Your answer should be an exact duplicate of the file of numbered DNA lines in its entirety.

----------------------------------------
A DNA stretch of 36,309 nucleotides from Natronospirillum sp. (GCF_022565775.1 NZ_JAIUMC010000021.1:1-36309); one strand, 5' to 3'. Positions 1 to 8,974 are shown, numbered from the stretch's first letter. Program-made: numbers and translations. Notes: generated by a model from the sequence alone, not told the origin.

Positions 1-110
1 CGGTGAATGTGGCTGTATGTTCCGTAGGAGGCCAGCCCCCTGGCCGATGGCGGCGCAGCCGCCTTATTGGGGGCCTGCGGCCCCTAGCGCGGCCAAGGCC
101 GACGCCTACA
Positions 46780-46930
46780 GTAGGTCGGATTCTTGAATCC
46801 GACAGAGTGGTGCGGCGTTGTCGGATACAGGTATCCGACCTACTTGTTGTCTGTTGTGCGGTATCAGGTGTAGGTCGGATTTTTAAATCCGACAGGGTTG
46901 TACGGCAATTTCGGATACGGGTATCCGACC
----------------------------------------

A DNA stretch of 36,309 nucleotides from Natronospirillum sp. (GCF_022565775.1 NZ_JAIUMC010000021.1:1-36309); one strand, 5' to 3'. Positions 1 to 8,974 are shown, numbered from the stretch's first letter. Program-made: numbers and translations. Notes: generated by a model from the sequence alone, not told the origin.

Positions 1-110
1 CGGTGAATGTGGCTGTATGTTCCGTAGGAGGCCAGCCCCCTGGCCGATGGCGGCGCAGCCGCCTTATTGGGGGCCTGCGGCCCCTAGCGCGGCCAAGGCC
101 GACGCCTACA
Positions 46780-46930
46780 GTAGGTCGGATTCTTGAATCC
46801 GACAGAGTGGTGCGGCGTTGTCGGATACAGGTATCCGACCTACTTGTTGTCTGTTGTGCGGTATCAGGTGTAGGTCGGATTTTTAAATCCGACAGGGTTG
46901 TACGGCAATTTCGGATACGGGTATCCGACC